Interview with Saladin Writer and Co-director, Chi-Ren Choong

By AMRITA VALECHA | 2 March, 2011 - 13:23

Tell me something about yourself before Saladin?
I started off doing theatre in high school. From my first play I knew this was something I wanted to do. Then I went to college at Columbia University and majored in film. But even then, I was focusing more on theatre, acting, writing and directing plays. I always loved movies and TV, though. When I came back to Malaysia I started off working in production, because it's a good way to get a job and no ones going to hire you as a writer right off the bat. I probably made a name for myself as the worst production person in the country! I was bad at it. But from production, I managed to make enough contacts where I sort of moved into freelance writing. I wrote magazine articles, tourism documentaries, corporate videos-- anything to pay the bills. I even managed to get gigs writing television and movie scripts.

How you landed writing and directing Saladin?
At the time I was just a writer for hire. I would come in and write whatever I was paid to do. I was basically learning how to write for the screen at the time. Sometimes the scripts would get made. Sometimes they wouldn't. And sometimes you would wish it never got made. It's no one's fault. Stuff like this happens. And then one fine day I got a call from ED (Juhaidah Joemin) who was the original Executive Producer on the project before she went to JCC. She remembered me from some conference in Singapore and so she called an asked 'would you like to come and interview for a writing job?'. I really needed a job at the time so she probably barely got the words out before I said 'yes, yes, what is this job about?' And then she freaked me out a bit by saying “I'm afraid I can't tell you, you'll have to come to KL for the interview first.' Naturally, the cynical part of my brain went 'it's porn, they want me to write porn, my career is over, wait, do they even make porn in this country?' But then, at the interview them told me about Saladin.

Their brief was they wanted to do Saladin. And they wanted it to be an animated show for kids. They gave me a bunch of research material and told me to read it and come back to them with story ideas. Now I hate doing research but I sat down and did my best to read through some really dry history books. I found out there was a lot written about Saladin when he was a child and an incredible amount written about him when he was 26 and joined the army, but there was very little written about Saladin’s teenage years. That was what I was interested in. I wanted to explore Saladin's journey from boy to man to hero. And of course, since there wasn't much written about those years, I wouldn't have to do anymore research!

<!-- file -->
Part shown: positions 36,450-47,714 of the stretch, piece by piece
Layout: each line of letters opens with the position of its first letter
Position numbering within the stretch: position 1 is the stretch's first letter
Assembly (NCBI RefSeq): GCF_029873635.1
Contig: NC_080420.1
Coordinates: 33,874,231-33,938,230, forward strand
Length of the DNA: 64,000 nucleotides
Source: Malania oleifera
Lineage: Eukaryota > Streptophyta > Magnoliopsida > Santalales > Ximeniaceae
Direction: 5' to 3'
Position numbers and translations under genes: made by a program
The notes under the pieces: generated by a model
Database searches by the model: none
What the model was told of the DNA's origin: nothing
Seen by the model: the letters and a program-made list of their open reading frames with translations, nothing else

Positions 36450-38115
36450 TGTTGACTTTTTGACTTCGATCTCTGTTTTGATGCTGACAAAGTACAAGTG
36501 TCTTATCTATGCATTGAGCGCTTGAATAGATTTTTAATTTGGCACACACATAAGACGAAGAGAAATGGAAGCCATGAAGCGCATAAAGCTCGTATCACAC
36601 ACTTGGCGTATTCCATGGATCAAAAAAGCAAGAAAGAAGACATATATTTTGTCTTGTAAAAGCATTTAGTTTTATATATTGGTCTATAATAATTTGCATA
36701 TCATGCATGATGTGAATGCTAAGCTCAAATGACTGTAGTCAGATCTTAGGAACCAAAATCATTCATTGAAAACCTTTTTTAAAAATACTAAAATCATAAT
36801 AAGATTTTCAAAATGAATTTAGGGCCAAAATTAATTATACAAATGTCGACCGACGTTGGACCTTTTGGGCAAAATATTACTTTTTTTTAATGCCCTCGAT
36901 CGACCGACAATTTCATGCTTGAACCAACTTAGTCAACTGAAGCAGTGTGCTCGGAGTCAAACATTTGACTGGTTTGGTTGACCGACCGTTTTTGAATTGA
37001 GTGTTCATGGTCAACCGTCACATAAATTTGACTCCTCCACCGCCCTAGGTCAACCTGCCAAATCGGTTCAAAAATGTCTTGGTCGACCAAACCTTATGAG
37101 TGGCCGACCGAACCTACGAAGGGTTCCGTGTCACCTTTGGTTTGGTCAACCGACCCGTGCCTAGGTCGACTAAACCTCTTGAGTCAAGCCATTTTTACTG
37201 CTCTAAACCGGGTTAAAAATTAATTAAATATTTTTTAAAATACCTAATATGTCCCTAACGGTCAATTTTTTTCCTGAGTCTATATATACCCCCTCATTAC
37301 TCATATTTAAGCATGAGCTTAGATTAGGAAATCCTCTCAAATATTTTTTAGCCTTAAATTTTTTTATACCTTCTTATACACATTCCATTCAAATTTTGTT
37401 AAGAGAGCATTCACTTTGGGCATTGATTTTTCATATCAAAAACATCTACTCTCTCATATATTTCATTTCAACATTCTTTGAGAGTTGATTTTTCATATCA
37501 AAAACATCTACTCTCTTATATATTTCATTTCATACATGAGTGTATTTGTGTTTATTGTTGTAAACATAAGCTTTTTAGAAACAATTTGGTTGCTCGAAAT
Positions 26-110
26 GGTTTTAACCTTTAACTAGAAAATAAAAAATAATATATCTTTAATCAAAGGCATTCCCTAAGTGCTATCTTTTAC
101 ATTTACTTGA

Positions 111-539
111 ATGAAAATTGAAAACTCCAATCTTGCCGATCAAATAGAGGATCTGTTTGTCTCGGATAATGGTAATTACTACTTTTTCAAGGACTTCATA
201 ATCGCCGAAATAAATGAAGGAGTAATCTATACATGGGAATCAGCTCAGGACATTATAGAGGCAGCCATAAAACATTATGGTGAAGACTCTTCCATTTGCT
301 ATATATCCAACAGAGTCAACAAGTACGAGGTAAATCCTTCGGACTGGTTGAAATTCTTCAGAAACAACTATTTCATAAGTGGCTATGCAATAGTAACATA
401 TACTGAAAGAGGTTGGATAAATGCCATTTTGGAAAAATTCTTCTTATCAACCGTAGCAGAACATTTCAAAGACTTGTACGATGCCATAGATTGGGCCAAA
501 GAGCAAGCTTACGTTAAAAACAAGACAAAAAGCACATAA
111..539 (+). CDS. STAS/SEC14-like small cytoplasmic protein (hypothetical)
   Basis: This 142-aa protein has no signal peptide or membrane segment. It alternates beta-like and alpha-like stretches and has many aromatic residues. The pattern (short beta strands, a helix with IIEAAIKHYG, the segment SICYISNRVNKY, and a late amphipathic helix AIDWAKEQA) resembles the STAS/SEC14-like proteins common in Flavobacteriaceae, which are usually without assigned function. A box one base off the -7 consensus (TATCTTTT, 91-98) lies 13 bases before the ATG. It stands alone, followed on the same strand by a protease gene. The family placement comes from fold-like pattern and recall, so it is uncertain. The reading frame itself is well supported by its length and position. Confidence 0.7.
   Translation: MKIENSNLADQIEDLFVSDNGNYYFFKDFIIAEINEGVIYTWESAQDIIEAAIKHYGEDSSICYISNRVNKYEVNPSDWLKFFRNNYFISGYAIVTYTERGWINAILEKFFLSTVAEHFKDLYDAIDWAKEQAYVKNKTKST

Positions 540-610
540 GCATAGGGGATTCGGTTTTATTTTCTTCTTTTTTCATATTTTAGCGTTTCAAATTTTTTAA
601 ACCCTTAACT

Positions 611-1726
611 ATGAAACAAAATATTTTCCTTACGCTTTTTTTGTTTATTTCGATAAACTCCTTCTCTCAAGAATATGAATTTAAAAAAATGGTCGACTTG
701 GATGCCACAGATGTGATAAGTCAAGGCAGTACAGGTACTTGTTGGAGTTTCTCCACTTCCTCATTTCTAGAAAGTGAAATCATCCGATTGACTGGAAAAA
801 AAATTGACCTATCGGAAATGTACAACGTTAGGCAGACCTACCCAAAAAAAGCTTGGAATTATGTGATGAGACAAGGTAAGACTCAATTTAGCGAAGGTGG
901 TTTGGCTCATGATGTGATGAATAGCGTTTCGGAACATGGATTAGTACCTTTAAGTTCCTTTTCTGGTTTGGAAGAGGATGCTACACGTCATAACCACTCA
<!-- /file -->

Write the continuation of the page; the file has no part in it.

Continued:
What is that element in very episode to keep the audience entertained?
Because I started in theater a lot of my training is sort of in character and dialogue and things like that. That’s my background and I always try to find something that I can relate to in the story since Saladin is not something that I would’ve written on my own. My genres of choice are more like science fiction, crime fiction, horror-- things like that. I never would have thought to write a historically-based 12th century period piece. So I had to find a way in, and it was basically trying to develop these characters into people I could relate to. One thing I'm really happy about was for the most part from pre-production to post-production, nobody was showing up just for a pay cheque. I mean people were passionate about this project, all the way down the line, and I think you can see that in the final product.

It’s been 5 years! How has it been so far?
Well I had less white hair before I started. 5 years, it’s been a long time. But I've worked with amazing people the whole way. A lot of development in the show happened during pre – production because I would create a character, and I wouldn’t be sure how to write the character and Sandra our character designer, would design the character and then we would have our storyboard artists come up with visual ways to tell the story, taking it to another level. Basically, improving the script by leaps and bounds. The set designs and all that too. All the people working on the show gave so much of themselves that it was a beautiful thing to be part of.

Tell us something about the co-director?